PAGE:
Creative Industries

– in the Scottish Parliament at on 20 March 2024.

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Photo of Daniel Johnson Daniel Johnson Labour

6. To ask the Scottish Government how it plans to grow Scotland’s creative industries. (S6O-03221)

Photo of Kaukab Stewart Kaukab Stewart Scottish National Party

The creative industries are an important growth sector, and the number of people that the sector employs is forecast to grow by 4 per cent by 2026. The workstreams that are outlined in the recently published “A Culture Strategy for Scotland: Action Plan” aim to develop the conditions for inclusive growth of the sector. Aligned with the priorities in the national strategy for economic transformation, those include promoting fair work, developing a strategic approach to skills and publishing our international culture strategy, which will support the international ambitions of the sector and ensure that such activity plays a full role in its long-term development.

Photo of Daniel Johnson Daniel Johnson Labour

The creative industries are a critical contributor to the Scottish economy and a catalyst for inward investment—for example, every pound that is spent at the Edinburgh festival generates £33 in return. Although the minister referenced growth in employment, the simple reality is that, according to the Scottish Government’s growth sector statistics, fewer people work in the creative industries now than in 2014.

Indeed, out of 34 European nations, Scotland is ranked 28th on investment in creative industries. What will the Government do to encourage investment? Does the minister agree that we need to view the creative sector as a core part of the economy, particularly through investment and support through enterprise agencies and policies, and not just as a net recipient?

Photo of Kaukab Stewart Kaukab Stewart Scottish National Party

I recognise the enormous impacts that our creative industries make on our economy, our social health and our wellbeing. There have been communications regarding the tax breaks that can be offered. I wrote to the Secretary of State for Culture, Media and Sport asking for permanent tax relief for our orchestras, theatres, museums and galleries, so I welcome the announcement on that.

Screen Scotland has advised that the visual effects industry tax credit increases could be positive and significant, as they will allow the United Kingdom to keep more work in the United Kingdom. It could be an incentive for London-based companies to grow their UK-wide presence, including in Scotland.

The Deputy Presiding Officer:

There are a couple of brief supplementary questions.

Photo of Collette Stevenson Collette Stevenson Scottish National Party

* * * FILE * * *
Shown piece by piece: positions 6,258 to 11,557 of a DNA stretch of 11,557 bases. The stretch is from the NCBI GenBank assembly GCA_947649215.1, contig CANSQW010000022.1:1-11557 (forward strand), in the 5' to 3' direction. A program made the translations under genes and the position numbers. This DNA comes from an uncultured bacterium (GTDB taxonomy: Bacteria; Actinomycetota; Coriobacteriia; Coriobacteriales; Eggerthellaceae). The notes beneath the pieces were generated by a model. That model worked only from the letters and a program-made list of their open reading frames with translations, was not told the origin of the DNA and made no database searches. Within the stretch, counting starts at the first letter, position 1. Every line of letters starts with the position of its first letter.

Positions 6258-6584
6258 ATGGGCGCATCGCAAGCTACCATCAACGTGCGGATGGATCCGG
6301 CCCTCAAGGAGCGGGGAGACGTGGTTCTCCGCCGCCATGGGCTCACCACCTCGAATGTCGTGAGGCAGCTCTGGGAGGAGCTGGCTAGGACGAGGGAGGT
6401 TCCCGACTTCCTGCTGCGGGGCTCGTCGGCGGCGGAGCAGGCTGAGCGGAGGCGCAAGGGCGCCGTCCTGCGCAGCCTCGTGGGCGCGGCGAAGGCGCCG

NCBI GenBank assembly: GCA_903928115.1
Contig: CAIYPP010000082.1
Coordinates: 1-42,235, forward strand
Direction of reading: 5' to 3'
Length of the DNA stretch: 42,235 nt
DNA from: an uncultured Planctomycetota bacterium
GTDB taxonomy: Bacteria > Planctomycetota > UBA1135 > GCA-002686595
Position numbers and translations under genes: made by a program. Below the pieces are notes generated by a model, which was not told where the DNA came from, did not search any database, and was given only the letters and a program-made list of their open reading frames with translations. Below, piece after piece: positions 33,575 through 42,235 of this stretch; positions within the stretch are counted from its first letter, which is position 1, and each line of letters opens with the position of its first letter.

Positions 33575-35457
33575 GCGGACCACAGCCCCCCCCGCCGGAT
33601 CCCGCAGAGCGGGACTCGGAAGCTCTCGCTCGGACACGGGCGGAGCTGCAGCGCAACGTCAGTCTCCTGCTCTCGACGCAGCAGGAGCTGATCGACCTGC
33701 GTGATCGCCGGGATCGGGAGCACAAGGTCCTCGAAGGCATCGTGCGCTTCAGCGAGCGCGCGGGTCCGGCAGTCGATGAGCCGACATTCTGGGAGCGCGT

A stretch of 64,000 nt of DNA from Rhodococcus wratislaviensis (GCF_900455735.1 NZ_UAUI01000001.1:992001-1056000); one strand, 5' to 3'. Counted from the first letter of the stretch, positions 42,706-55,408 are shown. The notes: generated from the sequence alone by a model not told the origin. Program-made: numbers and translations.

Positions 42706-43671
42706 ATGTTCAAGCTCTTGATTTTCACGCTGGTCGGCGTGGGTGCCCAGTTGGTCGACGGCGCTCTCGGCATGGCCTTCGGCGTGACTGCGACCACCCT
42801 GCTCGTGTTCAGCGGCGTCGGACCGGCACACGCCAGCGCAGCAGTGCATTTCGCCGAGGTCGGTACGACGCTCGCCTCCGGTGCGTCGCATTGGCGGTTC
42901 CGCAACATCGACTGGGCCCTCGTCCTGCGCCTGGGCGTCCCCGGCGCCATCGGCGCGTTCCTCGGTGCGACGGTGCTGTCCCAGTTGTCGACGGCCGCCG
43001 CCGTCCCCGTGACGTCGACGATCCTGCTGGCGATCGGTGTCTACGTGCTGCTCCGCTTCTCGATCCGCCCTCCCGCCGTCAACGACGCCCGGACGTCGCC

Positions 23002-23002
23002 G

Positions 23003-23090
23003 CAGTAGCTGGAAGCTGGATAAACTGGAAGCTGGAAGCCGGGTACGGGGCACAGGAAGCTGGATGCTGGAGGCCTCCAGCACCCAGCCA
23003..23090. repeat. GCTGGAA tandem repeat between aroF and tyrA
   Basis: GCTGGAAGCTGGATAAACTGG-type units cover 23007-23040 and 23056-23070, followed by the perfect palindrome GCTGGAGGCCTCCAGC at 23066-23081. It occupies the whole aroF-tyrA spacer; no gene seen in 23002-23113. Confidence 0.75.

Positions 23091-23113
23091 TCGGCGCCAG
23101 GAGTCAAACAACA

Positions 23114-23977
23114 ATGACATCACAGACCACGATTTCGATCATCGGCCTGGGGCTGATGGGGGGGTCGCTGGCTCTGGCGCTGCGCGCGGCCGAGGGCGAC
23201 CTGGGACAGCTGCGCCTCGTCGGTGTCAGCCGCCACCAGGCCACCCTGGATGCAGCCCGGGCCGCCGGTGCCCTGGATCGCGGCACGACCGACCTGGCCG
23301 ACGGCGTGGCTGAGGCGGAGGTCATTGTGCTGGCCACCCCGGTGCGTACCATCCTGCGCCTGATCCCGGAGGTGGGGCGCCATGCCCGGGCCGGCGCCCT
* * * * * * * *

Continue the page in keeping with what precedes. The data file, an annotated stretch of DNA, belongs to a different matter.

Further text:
The UK’s exit from the European Union has had a substantial negative impact on our cultural and creative sectors. Can the minister provide any update on the Scottish Government’s latest engagement with the UK Government on the steps that can be taken to mitigate those impacts, and does she agree that we would be better placed to grow our creative industries as a member of the EU?

Photo of Kaukab Stewart Kaukab Stewart Scottish National Party

Collette Stevenson is quite right to raise the effects of Brexit. It has had, and continues to have, a devastating impact on the sector. Freedom of movement throughout Europe supported Scottish artists’ international mobility, and the creation of costs and administrative barriers post-Brexit makes international working increasingly difficult.

I agree that we would be better placed to grow our creative industries as members of the EU. I wrote to the Secretary of State for Culture, Media and Sport, Lucy Frazer, on 5 March, outlining positive steps that could be taken in the spring budget, including seeking talks with the EU about rejoining the creative Europe programme.

The Cabinet Secretary for Constitution, External Affairs and Culture also wrote to the Home Secretary on 7 March, raising concerns about the Home Office’s handling of visa applications for creative professionals. A meeting of the interministerial group on culture is planned for later in the year, and I expect EU engagement and mobility to be discussed.

Photo of Jamie Greene Jamie Greene Conservative

It was not long ago that politicians from across the political spectrum came together to lobby against plans to privatise Channel 4. We were successful in that, but we are now concerned about plans that could mean just 9 per cent of production quotas taking place outside England. Does the minister agree that one way to grow Scotland’s creative industries is to grow our screen sector, and that all broadcasters and their regulators should be committed to doing so?

Photo of Kaukab Stewart Kaukab Stewart Scottish National Party

I agree with the member’s concerns. I will ask the cabinet secretary, whose portfolio that issue falls under, to come back with a fuller answer.